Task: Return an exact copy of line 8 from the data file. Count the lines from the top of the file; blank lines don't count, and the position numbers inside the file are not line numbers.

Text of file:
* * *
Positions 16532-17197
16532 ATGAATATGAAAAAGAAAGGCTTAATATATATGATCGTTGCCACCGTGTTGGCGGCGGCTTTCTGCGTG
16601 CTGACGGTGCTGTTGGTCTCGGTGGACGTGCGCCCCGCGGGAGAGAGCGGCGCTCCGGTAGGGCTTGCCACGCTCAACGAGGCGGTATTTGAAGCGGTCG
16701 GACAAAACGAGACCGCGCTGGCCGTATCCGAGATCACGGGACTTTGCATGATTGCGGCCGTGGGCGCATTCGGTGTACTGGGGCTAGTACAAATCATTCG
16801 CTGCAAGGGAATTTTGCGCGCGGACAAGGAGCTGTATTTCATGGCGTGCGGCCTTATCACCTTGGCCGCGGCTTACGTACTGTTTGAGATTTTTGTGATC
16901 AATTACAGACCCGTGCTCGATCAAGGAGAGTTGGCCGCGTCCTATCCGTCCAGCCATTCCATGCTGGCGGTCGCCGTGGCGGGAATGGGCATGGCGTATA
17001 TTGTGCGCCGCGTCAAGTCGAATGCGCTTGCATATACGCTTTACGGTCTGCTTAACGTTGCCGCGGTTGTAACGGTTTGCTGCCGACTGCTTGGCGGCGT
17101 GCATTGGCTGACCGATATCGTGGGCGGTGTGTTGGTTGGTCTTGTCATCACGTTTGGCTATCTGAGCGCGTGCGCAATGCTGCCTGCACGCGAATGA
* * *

17101 GCATTGGCTGACCGATATCGTGGGCGGTGTGTTGGTTGGTCTTGTCATCACGTTTGGCTATCTGAGCGCGTGCGCAATGCTGCCTGCACGCGAATGA